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How is Life Classified?

Before 1969: Life was classified into two kingdoms: Plant Kindgom – Animal Kingdom
From 1969 – 1990: Life was classified into 5 Kingdoms: Monera, Protista, Plantae, Fungi,
Animalia, by R.H. Whittaker [Science 163, 150 (1969)] using classification according to
Linnaeus – based on anatomy, morphology, embryology, and cell structure.

BUT – the traditional 5 Kingdom system says nothing about how organisms within Kingdoms or
between kingdoms may be related to each other via evolutionary relationships among the
kingdoms.

A New Proposal: The Three Domains of Life (Carl Woese, 1990)
How was the 'Three Domain' Classification of Life Determined?
Woese (and many other scientists involved in this project) used the nucleotide sequence
of Ribosomal rRNA (the small subunit) and other RNA and protein sequences as an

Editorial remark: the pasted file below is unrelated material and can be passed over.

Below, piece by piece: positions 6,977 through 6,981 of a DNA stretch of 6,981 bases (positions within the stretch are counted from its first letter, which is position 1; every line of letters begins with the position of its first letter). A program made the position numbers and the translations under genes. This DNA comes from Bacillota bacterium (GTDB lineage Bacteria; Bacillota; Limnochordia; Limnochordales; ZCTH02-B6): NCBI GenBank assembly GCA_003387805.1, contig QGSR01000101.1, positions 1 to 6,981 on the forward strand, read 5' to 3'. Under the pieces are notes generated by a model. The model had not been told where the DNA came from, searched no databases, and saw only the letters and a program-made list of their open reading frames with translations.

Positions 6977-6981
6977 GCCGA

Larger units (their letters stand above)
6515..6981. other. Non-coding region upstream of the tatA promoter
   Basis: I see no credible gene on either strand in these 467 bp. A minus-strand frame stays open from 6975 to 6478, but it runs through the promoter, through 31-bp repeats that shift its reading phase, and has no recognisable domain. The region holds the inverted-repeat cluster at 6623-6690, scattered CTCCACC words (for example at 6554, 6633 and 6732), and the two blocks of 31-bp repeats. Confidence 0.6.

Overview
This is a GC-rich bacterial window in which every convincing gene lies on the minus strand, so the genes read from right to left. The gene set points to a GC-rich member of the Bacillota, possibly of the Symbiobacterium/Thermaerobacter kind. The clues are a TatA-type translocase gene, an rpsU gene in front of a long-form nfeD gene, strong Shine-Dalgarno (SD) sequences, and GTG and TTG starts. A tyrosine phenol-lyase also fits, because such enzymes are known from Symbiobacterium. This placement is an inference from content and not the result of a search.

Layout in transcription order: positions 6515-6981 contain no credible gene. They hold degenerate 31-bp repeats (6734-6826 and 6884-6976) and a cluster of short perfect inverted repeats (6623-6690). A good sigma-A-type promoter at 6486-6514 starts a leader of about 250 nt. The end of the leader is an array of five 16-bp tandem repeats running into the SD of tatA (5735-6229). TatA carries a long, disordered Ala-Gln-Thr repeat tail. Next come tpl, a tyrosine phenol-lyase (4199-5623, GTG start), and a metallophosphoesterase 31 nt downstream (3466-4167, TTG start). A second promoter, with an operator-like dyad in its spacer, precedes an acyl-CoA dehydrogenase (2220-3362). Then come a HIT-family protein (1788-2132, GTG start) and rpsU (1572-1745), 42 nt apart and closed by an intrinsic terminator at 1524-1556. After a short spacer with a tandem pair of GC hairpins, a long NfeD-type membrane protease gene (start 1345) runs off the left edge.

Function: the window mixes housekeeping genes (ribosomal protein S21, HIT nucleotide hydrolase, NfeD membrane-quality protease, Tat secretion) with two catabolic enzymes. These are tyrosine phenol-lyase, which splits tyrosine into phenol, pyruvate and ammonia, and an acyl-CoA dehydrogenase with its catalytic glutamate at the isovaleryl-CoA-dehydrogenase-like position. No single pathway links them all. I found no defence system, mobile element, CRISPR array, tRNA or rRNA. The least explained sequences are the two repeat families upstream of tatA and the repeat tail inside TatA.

“Evolutionary Chronometer” – an evolutionary time clock.
What makes rRNA (or another sequence) a good ‘chronometer’?
1. It is universally distributed across group chosen – all organisms have rRNA
2. It is functionaly similar between organisms – rRNAs all participate in protein synthesis
3. Its sequence changes slowly - good for looking across long periods of time
4. The rRNA sequences can be aligned, or matched up, between 2 organisms
Other sequences that can be used are the large rRNA subunit, or the gene for cytochrome c
oxidase, ferredoxin.

The Three Domain System
As scientists learn more about organisms, classification systems change. Genetic sequencing has
given researchers a whole new way of analyzing relationships between organisms.
The current system, the Three Domain System, groups organisms primarily based on differences
in ribosomal RNA structure.
Ribosomal RNA is a molecular building block for ribosomes.
Under this system, organisms are classified into three domains and six kingdoms. The domains
are Archaea, Bacteria, and Eukarya. The kingdoms are Archaebacteria (ancient bacteria),
Eubacteria (true bacteria), Protista, Fungi, Plantae, and Animalia.
The Archaea and Bacteria domains contain prokaryotic organisms. These are organisms that do
not have a membrane bound nucleus.